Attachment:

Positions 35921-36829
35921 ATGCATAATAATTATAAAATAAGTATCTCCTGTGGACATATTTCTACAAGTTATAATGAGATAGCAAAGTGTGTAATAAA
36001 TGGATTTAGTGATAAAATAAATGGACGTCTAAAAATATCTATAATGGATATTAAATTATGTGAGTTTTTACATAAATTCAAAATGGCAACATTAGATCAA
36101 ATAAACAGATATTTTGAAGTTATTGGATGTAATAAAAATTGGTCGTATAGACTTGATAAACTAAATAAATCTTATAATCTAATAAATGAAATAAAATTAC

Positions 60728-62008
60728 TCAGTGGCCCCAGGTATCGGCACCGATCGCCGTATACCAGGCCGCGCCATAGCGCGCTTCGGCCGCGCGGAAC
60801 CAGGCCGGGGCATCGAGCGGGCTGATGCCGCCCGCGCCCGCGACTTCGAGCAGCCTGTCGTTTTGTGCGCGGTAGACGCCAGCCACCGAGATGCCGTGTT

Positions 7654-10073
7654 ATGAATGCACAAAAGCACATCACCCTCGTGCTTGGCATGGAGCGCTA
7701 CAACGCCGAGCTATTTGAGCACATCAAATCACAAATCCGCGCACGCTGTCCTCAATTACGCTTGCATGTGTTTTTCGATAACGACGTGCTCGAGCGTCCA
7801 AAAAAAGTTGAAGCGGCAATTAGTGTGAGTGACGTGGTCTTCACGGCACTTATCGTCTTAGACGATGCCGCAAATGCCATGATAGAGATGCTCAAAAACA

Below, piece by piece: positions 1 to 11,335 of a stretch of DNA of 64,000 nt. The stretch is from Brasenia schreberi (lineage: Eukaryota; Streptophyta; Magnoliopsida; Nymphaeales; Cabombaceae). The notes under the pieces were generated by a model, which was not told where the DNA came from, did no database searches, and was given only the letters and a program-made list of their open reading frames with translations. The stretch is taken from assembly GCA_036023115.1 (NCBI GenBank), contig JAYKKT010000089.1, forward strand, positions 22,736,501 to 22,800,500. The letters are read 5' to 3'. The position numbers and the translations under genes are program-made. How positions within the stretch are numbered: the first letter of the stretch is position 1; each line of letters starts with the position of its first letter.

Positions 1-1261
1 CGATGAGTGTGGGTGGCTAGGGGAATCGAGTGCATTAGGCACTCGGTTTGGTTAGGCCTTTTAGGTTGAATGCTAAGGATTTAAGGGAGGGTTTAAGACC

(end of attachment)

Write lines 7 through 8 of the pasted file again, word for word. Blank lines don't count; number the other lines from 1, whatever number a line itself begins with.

60801 CAGGCCGGGGCATCGAGCGGGCTGATGCCGCCCGCGCCCGCGACTTCGAGCAGCCTGTCGTTTTGTGCGCGGTAGACGCCAGCCACCGAGATGCCGTGTT

Positions 7654-10073